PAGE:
Citation: Walsh C. 2003. Enzymatic Destruction or Modification of the Antibiotic by Resistant Bacteria, p 106-123. In Antibiotics. ASM Press, Washington, DC. doi: 10.1128/9781555817886.ch8

Key Concept Ranking

beta-Lactam Antibiotics
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Klebsiella pneumoniae
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Modification of antibiotics by resistant bacteria

Citation: Walsh C. 2003. Enzymatic Destruction or Modification of the Antibiotic by Resistant Bacteria, p 106-123. In Antibiotics. ASM Press, Washington, DC. doi: 10.1128/9781555817886.ch8
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Image of Figure 8.1
Figure 8.1

Hydrolytic ring opening and deactivation of (A) penicillins, (B) cephalosporins, and (C) carbapenems by -lactamases.

Citation: Walsh C. 2003. Enzymatic Destruction or Modification of the Antibiotic by Resistant Bacteria, p 106-123. In Antibiotics. ASM Press, Washington, DC. doi: 10.1128/9781555817886.ch8
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Image of Figure 8.2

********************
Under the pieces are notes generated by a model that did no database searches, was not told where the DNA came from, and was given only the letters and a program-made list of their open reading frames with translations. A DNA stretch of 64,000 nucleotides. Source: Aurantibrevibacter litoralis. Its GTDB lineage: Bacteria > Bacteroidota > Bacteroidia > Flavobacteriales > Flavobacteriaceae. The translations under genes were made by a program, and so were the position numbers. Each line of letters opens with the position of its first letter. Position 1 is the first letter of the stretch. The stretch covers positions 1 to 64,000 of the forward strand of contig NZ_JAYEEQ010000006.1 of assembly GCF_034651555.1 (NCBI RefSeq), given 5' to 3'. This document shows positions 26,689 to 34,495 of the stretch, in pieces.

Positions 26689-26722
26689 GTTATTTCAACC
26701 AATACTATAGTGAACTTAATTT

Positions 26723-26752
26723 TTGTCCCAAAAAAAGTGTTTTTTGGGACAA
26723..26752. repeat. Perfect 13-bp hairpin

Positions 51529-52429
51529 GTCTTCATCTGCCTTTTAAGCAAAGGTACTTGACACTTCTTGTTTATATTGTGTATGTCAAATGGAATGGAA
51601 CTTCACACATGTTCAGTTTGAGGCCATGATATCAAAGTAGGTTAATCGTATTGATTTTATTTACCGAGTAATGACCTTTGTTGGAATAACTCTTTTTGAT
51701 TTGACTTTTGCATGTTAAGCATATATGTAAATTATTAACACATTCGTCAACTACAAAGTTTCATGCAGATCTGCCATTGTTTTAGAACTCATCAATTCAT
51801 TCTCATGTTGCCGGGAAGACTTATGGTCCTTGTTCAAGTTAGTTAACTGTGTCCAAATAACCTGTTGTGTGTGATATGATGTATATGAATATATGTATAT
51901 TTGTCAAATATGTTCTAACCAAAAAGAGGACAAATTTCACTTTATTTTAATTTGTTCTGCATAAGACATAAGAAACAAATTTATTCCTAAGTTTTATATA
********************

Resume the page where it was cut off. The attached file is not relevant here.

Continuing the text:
Figure 8.2

Structures of class A, C, and D -lactamases and homology to the fold of a D,Dpeptidase (PBP). (Figure provided courtesy of J. Knox.)

Citation: Walsh C. 2003. Enzymatic Destruction or Modification of the Antibiotic by Resistant Bacteria, p 106-123. In Antibiotics. ASM Press, Washington, DC. doi: 10.1128/9781555817886.ch8
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Image of Figure 8.3
Figure 8.3

Hydrolysis of the -lactam ring of penicillins by class A, C, and D lactamases involves covalent penicilloyl enzyme intermediates, while the class B zinc-dependent lactamases carry out direct attack by water.

Citation: Walsh C. 2003. Enzymatic Destruction or Modification of the Antibiotic by Resistant Bacteria, p 106-123. In Antibiotics. ASM Press, Washington, DC. doi: 10.1128/9781555817886.ch8